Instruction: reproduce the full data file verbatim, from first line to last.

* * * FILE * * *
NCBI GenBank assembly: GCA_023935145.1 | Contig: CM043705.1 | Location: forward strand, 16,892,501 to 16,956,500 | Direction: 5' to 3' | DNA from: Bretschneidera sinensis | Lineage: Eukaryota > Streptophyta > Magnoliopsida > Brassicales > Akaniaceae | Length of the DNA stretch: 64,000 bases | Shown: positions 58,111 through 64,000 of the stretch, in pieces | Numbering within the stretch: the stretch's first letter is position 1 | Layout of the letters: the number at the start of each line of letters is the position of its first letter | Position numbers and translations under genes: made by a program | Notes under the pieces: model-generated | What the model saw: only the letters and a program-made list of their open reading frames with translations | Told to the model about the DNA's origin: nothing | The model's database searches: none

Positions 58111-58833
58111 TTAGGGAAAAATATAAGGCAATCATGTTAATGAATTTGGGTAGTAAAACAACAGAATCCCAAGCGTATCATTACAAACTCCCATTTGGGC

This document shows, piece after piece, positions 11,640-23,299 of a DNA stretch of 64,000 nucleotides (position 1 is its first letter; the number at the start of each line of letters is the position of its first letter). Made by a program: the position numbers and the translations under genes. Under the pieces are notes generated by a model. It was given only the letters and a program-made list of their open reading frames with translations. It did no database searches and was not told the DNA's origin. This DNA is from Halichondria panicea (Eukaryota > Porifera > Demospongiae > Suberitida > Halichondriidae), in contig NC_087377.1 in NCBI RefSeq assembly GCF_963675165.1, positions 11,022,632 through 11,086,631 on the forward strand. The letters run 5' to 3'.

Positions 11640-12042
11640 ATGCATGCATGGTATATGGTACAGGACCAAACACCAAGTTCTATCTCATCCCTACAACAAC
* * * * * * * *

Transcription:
NCBI GenBank assembly: GCA_023935145.1 | Contig: CM043705.1 | Location: forward strand, 16,892,501 to 16,956,500 | Direction: 5' to 3' | DNA from: Bretschneidera sinensis | Lineage: Eukaryota > Streptophyta > Magnoliopsida > Brassicales > Akaniaceae | Length of the DNA stretch: 64,000 bases | Shown: positions 58,111 through 64,000 of the stretch, in pieces | Numbering within the stretch: the stretch's first letter is position 1 | Layout of the letters: the number at the start of each line of letters is the position of its first letter | Position numbers and translations under genes: made by a program | Notes under the pieces: model-generated | What the model saw: only the letters and a program-made list of their open reading frames with translations | Told to the model about the DNA's origin: nothing | The model's database searches: none

Positions 58111-58833
58111 TTAGGGAAAAATATAAGGCAATCATGTTAATGAATTTGGGTAGTAAAACAACAGAATCCCAAGCGTATCATTACAAACTCCCATTTGGGC

This document shows, piece after piece, positions 11,640-23,299 of a DNA stretch of 64,000 nucleotides (position 1 is its first letter; the number at the start of each line of letters is the position of its first letter). Made by a program: the position numbers and the translations under genes. Under the pieces are notes generated by a model. It was given only the letters and a program-made list of their open reading frames with translations. It did no database searches and was not told the DNA's origin. This DNA is from Halichondria panicea (Eukaryota > Porifera > Demospongiae > Suberitida > Halichondriidae), in contig NC_087377.1 in NCBI RefSeq assembly GCF_963675165.1, positions 11,022,632 through 11,086,631 on the forward strand. The letters run 5' to 3'.

Positions 11640-12042
11640 ATGCATGCATGGTATATGGTACAGGACCAAACACCAAGTTCTATCTCATCCCTACAACAAC